What about the actions we take that we know full well we should not? I wasted so much time doing what I knew I should not. Enabling my former husband’s addiction because I did not want to face and deal with my co-dependency. Or eating terrible foods, knowing that they will have a negative effect on my health. These were actions, too. Enabling, eating, avoiding school, avoiding the gym – all actions.

As the apostle Paul wrote in Romans 17:9, “I want to do what is good, but I don’t. I don’t want to do what is wrong, but I do it anyway.” I was “stuck” in this place for most of my young adult life, thinking that I “could not” do anything to change things. I thought my actions did not matter or make any difference. But that was a lie! The truth, that I learned when I began attending Celebrate Recovery, was that there was a particular action – a crucial shift – that I needed to make in order to gain the power I needed to improve all of my actions.

You see, as Principle 3 states, I must “Consciously choose to commit all my life and will to Christ’s care and control.” This is an action! It requires will; it is a physical and mental act. It fits every definition of the word – ACTION. Until I did this, I felt powerless, and always chose the wrong action. But, once I finally got this through my head, and I surrendered completely to God – took the action of committing my whole life and will to Him – everything changed! Each little choice became easier, as I was empowered by the Holy Spirit to take more and more action. Philippians 2:13 expresses it perfectly, “For God is working in you, giving you the desire and power to do what pleases Him.” After this crucial action was taken, all of the others took on new meaning and significance.

So I encourage you today. If you have not ever taken the ACTION of accepting Jesus Christ as your personal Lord and Savior, please do so today! If you have wandered from your faith and are struggling to choose the right actions, take the step today to recommit yourself, your will, all of you – to Him. I promise, you won’t regret it. It’s time to get up and take ACTION!

Jenna

How Can I Not Forgive?

12 Mar
I was recently wounded by a blind-sided betrayal from someone close to me. Someone I never expected would hurt me in this way, but it happened. In fact, it happened long before the truth came out, and all the while, I had been interacting with this person on a warm and friendly basis. When the truth was finally on the table, I was doubly hurt by the fact that this person was able to carry on in such a warm and friendly way, while knowing all the while what they had done to breach our relationship so willingly.
But, because so much time had elapsed, and so many warm and friendly moments had been exchanged in between…and, because the offending party showed deep remorse, asked forgiveness and displayed an earnest desire to reconcile, I was compelled to forgive (and enter the process of forgetting).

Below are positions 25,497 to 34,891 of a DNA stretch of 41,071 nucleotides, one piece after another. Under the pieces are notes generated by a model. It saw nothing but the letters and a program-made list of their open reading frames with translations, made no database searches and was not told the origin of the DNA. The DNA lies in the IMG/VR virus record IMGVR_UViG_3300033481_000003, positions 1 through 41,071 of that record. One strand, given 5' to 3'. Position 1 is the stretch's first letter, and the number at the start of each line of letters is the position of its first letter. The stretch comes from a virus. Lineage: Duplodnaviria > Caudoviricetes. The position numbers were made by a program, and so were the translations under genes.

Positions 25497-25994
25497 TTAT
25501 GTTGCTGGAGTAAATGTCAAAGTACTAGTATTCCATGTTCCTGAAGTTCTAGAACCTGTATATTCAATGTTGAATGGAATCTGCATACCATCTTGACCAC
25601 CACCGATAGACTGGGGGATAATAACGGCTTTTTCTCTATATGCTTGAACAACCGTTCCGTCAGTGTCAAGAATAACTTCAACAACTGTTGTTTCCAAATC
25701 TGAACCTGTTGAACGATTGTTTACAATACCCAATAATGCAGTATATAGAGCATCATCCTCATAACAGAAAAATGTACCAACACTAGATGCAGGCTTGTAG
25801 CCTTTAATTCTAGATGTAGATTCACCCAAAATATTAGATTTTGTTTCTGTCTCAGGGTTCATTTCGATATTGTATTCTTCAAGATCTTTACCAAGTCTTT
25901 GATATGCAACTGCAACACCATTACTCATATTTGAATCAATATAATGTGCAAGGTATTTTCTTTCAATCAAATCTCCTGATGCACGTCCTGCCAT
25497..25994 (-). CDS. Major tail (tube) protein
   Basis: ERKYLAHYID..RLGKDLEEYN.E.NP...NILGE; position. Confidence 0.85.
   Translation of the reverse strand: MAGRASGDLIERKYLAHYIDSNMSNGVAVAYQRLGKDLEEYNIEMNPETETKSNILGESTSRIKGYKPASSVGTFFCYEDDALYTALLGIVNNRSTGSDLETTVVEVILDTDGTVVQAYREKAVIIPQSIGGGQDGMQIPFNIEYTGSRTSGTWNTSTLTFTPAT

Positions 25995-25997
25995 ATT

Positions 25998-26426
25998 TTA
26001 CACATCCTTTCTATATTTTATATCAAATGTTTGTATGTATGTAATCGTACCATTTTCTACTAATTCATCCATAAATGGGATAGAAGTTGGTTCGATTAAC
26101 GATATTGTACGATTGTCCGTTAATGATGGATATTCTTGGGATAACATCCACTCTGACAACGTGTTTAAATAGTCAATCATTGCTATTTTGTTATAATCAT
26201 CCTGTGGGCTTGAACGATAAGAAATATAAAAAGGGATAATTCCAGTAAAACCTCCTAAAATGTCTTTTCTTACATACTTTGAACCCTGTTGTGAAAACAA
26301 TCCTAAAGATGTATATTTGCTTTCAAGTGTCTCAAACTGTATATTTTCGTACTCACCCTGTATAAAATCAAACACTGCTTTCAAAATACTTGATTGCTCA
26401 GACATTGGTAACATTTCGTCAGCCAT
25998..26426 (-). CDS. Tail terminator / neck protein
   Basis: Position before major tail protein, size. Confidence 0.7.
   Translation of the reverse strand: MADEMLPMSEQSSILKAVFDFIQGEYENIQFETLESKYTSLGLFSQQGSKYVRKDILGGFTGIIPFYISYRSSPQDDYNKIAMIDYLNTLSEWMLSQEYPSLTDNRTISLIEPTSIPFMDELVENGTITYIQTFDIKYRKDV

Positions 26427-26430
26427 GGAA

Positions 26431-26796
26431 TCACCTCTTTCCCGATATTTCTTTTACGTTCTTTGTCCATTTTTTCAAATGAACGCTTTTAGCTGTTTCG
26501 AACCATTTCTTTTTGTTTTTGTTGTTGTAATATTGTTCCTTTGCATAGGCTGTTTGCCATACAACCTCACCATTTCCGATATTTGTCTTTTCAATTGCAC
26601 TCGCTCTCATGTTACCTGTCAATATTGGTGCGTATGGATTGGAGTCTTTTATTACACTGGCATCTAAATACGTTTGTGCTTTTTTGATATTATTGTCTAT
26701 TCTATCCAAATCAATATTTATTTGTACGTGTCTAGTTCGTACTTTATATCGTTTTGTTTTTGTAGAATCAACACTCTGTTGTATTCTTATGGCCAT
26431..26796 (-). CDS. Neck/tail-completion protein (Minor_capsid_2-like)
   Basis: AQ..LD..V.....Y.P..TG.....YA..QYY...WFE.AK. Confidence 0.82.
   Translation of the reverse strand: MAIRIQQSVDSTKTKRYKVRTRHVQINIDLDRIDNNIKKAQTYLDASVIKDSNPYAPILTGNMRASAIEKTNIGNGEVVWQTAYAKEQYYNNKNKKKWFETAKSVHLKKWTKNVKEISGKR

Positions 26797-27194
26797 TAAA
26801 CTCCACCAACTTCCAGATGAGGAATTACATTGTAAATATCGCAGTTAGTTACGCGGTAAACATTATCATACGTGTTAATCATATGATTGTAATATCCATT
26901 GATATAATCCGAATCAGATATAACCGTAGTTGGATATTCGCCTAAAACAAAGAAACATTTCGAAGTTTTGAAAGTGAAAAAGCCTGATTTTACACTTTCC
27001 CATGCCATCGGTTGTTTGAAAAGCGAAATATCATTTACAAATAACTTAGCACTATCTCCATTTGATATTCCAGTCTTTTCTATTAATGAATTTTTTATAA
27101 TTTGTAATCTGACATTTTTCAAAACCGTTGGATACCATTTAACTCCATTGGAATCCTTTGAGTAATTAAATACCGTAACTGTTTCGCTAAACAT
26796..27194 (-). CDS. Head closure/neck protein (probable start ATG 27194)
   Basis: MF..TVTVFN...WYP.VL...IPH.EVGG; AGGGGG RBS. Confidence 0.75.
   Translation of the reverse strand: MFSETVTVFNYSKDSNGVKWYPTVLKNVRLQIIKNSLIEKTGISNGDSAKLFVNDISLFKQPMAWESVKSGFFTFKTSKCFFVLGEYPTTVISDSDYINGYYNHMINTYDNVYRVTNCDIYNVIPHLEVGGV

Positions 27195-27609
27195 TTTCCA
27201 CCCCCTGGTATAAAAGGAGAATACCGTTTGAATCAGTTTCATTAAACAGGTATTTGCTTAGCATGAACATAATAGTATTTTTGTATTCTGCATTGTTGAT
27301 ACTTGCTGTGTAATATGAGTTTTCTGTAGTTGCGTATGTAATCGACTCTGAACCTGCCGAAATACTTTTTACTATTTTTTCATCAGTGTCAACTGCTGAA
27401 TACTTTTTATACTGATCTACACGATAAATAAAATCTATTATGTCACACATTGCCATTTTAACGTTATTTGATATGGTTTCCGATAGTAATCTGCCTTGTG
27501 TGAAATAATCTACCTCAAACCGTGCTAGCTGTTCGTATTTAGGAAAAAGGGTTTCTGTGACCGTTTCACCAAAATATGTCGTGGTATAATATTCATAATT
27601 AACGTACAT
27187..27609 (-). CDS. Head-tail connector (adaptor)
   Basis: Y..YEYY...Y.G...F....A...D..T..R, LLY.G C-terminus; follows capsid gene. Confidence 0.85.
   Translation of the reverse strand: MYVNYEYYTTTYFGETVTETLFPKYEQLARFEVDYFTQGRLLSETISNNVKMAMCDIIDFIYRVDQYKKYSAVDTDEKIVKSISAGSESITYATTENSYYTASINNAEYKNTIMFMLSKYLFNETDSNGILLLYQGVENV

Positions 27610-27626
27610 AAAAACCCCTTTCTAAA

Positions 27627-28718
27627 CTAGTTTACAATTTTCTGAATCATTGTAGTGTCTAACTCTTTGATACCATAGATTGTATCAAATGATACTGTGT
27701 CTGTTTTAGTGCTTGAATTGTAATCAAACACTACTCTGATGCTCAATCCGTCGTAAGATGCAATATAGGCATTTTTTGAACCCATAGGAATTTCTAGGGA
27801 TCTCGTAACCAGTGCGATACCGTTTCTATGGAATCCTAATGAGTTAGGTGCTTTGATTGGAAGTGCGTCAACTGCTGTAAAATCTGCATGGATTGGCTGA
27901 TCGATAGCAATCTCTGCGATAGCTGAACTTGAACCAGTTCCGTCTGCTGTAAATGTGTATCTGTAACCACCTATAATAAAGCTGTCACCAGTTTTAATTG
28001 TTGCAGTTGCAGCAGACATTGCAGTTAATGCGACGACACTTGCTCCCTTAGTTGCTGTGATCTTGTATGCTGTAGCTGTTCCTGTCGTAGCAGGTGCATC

After being so deeply offended, what turned my heart more than anything was not so much the apology and desire to reconcile, although that meant everything to me in mending the breach. What turned my heart once and for all was the picture of Jesus’s “Sacred Heart,” wrapped in thorns and plunged with a dagger.
I had grown up seeing this picture hanging in my grandparents’ living room. I couldn’t walk past it without Jesus’ eyes following me across the room. I didn’t understand the meaning of that “Sacred Heart,” until this incident came up. Then, it all became clear.
 Heart Jesus015
My heart felt wrapped in thorns and plunged with a dagger. My heart was aching over the betrayal, and I lost sleep over the pain. I came across the picture of Jesus’ “Sacred Heart,” almost immediately after the truth came out, as if Jesus Himself were reminding me what I had done to Him. The thorns in that picture represented my sins. My selfish, willful decisions plunged the dagger in. I had hurt Him deeply, and He gently reminded me with this image, that in spite of that, He still loved me.
He reminded me that His response was to offer grace. His response was to forgive me, not just in words, but by carrying my sin to the cross to die for my transgressions. To release me from any guilt or shame, and to restore my relationship with Him in love for all eternity.
Friends, if you have suffered a deep hurt in your life that is causing you pain, creating wrong behaviors or thoughts in you that ruin your peace, cripple relationships or keep you up at night, remember the grace of our precious Savior. Recall the pains you put on His heart, and extend His forgiveness to your offender. Jesus is the one, true Higher Power who can heal your hurt. In fact, He already has. Remember that, and join us at First Baptist Dallas on Wednesday nights for Celebrate Recovery. Come hear the testimonies of those who have experienced His unfathomable grace first hand, and be healed by the blood of Jesus Christ.
Joe

Ready or Not?

17 Jul

In Step 6, we take another important step in our recovery: we begin actively submitting to the changes we know need to happen. By this time in the 12 steps, one has written out his/her inventory and been honest about not only the offenses of others, but one’s own wrongs toward others (and self). And, confession and forgiveness supposedly followed. But, before we experience victory over our compulsive and/or addictive behavior(s), we have to voluntarily submit to a new way of living. This does NOT happen overnight! And yet, there does have to be a starting point. Sometimes people say they stopped doing substance abuse overnight, or they stopped cheating on a spouse. Even when behaviors are stopped, we will be vulnerable to other ways of escaping, if we do not replace the unhealthy behaviors (sinful, problem behaviors) with righteous patterns. This calls for honesty before God and renewing our minds – setting our minds to embrace and stand on the Truth in Scripture.